Addictions such as a heroin addiction can have many different adverse effects on a person’s body and mind. Heroin is a highly addictive substance, which means it causes intense mental cravings for the drug . This is why detoxing in Port Saint Lucie is much more effective with the help of prescription drugs such as Suboxone. Suboxone treatment eases withdrawal symptoms to allow an addict to work toward addiction recovery.
In addition to the mental effects of heroin, this drug can lead to serious physical health problems. You can hear more about these by watching this short clip of “The Doctors” TV show. This doctor explains how a heroin overdose can kill a person and how addicts can acquire infectious diseases.
Heroin is an extremely addictive opioid drug that individuals may use by sniffing, smoking, or injecting. When heroin enters the body, it rapidly travels to the brain, converts into morphine, and binds to opioid receptors. This causes a surge of dopamine and an intense feeling of euphoria. As the drug leaves the body, users can experience withdrawal symptoms, which further contribute to drug addiction . There are many adverse short-term and long-term effects of heroin abuse. If you or a loved one is struggling with an opioid addiction, you can turn to drug treatment centers in West Palm Beach, Port Saint Lucie, and Sunrise for assistance with safe opiate detox.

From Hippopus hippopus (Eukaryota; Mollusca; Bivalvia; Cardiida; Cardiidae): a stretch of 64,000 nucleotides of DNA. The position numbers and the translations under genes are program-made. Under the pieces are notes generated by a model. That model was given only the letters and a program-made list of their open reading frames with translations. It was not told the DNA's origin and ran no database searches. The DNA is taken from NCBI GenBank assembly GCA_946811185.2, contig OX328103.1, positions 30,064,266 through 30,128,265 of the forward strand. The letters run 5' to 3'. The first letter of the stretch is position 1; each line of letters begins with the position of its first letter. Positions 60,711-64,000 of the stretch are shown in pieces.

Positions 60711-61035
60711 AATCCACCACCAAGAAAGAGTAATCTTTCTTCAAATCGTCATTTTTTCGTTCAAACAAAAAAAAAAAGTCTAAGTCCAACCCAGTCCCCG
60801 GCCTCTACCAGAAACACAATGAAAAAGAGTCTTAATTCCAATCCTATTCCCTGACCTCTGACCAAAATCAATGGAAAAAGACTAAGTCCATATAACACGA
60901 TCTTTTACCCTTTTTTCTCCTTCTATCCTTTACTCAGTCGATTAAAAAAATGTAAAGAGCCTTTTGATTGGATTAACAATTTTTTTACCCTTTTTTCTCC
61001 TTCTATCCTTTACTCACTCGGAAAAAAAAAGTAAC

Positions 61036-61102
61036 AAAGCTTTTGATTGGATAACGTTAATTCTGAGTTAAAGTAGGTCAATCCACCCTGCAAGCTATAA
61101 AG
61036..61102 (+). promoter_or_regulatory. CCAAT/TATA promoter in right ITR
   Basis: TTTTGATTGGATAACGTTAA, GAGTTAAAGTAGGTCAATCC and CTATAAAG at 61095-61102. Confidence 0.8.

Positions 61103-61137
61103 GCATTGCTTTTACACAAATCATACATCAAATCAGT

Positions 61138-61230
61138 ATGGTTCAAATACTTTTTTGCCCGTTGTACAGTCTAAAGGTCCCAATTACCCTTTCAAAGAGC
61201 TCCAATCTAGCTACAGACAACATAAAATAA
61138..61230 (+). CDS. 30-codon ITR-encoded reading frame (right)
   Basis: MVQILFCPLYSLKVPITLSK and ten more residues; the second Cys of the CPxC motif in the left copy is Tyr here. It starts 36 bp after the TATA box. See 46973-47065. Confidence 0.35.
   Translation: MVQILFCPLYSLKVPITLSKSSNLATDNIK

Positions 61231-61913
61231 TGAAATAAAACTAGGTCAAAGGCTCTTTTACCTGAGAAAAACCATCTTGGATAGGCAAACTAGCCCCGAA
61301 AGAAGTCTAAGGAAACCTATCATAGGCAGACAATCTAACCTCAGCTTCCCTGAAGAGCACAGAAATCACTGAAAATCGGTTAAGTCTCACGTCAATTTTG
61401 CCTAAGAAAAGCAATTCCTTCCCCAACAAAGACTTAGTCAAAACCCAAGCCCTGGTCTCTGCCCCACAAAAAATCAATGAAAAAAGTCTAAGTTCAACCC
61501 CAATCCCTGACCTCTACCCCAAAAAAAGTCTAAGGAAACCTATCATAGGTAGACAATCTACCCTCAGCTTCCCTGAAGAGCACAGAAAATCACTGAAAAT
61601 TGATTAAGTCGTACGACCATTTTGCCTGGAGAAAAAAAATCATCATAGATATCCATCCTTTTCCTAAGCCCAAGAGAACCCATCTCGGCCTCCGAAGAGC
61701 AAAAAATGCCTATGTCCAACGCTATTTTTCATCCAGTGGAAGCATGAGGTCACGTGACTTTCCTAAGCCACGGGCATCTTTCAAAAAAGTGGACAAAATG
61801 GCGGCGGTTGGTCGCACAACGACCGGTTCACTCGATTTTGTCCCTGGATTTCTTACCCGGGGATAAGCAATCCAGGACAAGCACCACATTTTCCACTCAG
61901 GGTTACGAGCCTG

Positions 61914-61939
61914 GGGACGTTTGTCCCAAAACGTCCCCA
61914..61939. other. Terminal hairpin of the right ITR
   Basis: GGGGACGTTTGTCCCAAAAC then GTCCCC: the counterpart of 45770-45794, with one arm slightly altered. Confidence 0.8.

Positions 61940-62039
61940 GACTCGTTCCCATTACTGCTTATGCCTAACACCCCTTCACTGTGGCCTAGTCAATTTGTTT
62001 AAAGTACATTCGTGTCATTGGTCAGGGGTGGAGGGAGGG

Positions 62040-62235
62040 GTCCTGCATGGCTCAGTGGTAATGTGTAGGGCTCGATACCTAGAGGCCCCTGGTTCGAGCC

There are opioid receptors in the brain stem in addition to those in the brain. The brain stem is responsible for controlling breathing and other functions essential for life. This means that an overdose of heroin can be fatal . When a user overdoses on heroin, breathing is suppressed and the heart rate can slow. Even when an overdose isn’t fatal, the reduction of oxygen to the brain can result in coma and permanent brain damage.
The use of heroin as well as withdrawal from heroin can result in gastrointestinal problems. When drug abuse results in addiction, withdrawal symptoms can include diarrhea and vomiting. Nausea and vomiting can also occur when heroin is in the body. Additionally, this opioid slows down bowel motility, which means users frequently experience severe constipation.
If a heroin addict delays going through drug detox, he or she is at a higher risk of complications from chronic use. These may include endocarditis, which refers to the infection of the heart lining. If left untreated, endocarditis can result in the destruction of the heart valves, which can lead to life-threatening complications. Additionally, chronic heroin abuse commonly leads to collapsed veins. A collapsed vein is caused by repeated trauma, such as by injecting the drug into a particular site. Collapsed veins can result in chronic complications such as poor circulation.
When a user abuses heroin while pregnant, the developing fetus is also exposed to the drug. Heroin can result in spontaneous abortion or miscarriage. If the baby does survive, birth defects, brain damage, and addiction are possible.